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JUNE 5, JULY 17, 24, 29, SEPTEMBER 11, 18, AND 30, 1975
Printed for the use of the Committee on International Relations
U.S. GOVERNMENT PRINTING OFFICE
For sale by the Superintendent of Documents U.S. Government Printing Office,
COMMITTEE ON INTERNATIONAL RELATIONS
THOMAS E. MORGAN, Pennsylvania, Chairman
CLEMENT J. ZABLOCKI, Wisconsin
L. H. FOUNTAIN, North Carolina
CHARLES WILSON, Texas
DONALD W. RIEGLE, JR., Michigan
CARDISS COLLINS, Illinois
STEPHEN J. SOLARZ, New York
HELEN S. MEYNER, New Jersey
DON BONKER, Washington
WILLIAM S. BROOMFIELD, Michigan
EDWARD G. BIESTER, JR., Pennsylvania
BENJAMIN A. GILMAN, New York
ROBERT J. LAGOMARSINO, California
THOMAS R. KENNEDY, Subcommittee Staff Consultant
THOMAS E. POPOVICH, Minority Subcommittee Staff Consultant
Butler, Michael F., Vice President and General Counsel, Overseas Pri-
Feldman, Mark B., Deputy Legal Adviser, Department of State----.
Stern, Thomas P., Deputy Director of the Bureau of Politico-Military
MATERIAL SUBMITTED FOR THE RECORD
Statement by Hon. Philip A. Loomis, Commissioner, Securities and Ex-
Assistant Commissioner Burke W. Willsey, on the question of cor-
Donald I. Baker, entitled, "Antitrust and World Trade: Tempest in
THE ACTIVITIES OF AMERICAN MULTINATIONAL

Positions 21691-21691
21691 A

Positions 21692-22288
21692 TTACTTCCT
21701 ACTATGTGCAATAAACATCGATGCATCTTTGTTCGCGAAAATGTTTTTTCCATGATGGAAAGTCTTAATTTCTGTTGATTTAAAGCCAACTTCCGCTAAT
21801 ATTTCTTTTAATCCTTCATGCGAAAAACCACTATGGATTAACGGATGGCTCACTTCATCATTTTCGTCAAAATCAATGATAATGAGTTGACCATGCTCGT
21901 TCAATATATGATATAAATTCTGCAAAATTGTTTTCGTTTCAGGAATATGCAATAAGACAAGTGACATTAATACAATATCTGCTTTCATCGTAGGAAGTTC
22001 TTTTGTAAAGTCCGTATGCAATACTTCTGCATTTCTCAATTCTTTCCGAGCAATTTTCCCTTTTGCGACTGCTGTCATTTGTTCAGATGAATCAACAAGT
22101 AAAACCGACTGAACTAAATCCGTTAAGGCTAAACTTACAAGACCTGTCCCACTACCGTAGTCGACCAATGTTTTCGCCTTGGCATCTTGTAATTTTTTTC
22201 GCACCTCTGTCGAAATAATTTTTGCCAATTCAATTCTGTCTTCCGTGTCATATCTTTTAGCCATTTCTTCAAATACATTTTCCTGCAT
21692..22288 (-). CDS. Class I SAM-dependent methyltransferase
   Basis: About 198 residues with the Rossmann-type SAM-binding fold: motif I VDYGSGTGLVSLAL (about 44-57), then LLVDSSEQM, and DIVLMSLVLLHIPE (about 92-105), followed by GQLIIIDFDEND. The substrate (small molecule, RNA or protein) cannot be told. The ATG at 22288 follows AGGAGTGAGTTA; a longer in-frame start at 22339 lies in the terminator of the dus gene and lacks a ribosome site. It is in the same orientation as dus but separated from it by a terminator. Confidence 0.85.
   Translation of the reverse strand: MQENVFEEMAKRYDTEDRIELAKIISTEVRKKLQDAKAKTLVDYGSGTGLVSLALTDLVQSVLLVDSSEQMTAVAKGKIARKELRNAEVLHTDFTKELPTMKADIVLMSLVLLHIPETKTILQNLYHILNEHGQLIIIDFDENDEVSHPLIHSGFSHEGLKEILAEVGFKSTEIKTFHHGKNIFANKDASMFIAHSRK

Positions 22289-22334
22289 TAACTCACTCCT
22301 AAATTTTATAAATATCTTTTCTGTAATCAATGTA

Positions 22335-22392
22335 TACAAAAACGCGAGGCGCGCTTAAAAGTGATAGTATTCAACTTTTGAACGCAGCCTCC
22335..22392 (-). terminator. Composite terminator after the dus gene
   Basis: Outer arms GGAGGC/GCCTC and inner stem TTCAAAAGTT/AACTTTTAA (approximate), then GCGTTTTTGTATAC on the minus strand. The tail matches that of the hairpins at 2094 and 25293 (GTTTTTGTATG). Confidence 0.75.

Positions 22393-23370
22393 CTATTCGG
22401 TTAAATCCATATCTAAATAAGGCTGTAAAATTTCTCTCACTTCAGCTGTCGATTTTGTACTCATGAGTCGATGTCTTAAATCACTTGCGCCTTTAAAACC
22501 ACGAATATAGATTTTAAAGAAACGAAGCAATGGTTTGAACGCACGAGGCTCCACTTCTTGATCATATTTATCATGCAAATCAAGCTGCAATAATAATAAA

THURSDAY, JUNE 5, 1975
HOUSE OF REPRESENTATIVES,
COMMITTEE ON INTERNATIONAL RELATIONS,
The subcommittee met at 2 p.m. in room H-236 of the Capitol, Hon. Robert N. C. Nix (chairman of the subcommittee) presiding. Mr. Nix. The subcommittee will be in order.
During the last few weeks, charges that American corporations have maintained secret funds for the payment of gratuities to foreign government and political officials have been made and substantiated by the Securities and Exchange Commission and the Civil Aeronautics Board.
Such payments to foreign officials are not a violation of American law at present, although they are very often a violation of foreign law. However, it is a requirement of the United States Code that American corporations make full disclosure of their assets and liabilities to the Securities and Exchange Commission, the Civil Aeronautics Board, and the Internal Revenue Service. It is also true that if the purpose of the payments was anticompetitive in intent, the Antitrust Division of the Department of Justice would have a basis to begin legal proceedings.
The important point to remember as we begin our deliberations is that the American legal system is working. We are here because agencies of the American Government have without fear or favor brought serious charges and backed them up. We may need improvements in our laws. There is always room for improvement. But we can be proud of the actions of our own Government in these cases.
There has been a negative impact on our foreign policy already because of these revelations. Perù has expropriated property of the Gulf Corp. in that country. Costa Rica is considering expropriation legislation and other countries in Latin America may be considering such steps. The interference in democratic elections with corporate gifts undermines everything we are trying to do as a leader of the free world. Bolivia and the Republic of Korea are cases in point.
We will hear today from Congressman Solarz, a member of our subcommittee, who has taken a great interest in this issue and is the author of legislation bearing on this problem.
Mr. Mark Feldman, Deputy Legal Adviser of the Department of State, will discuss with us the broad aspects of international law and our own law which bear on this problem. Mr. Michael Butler, General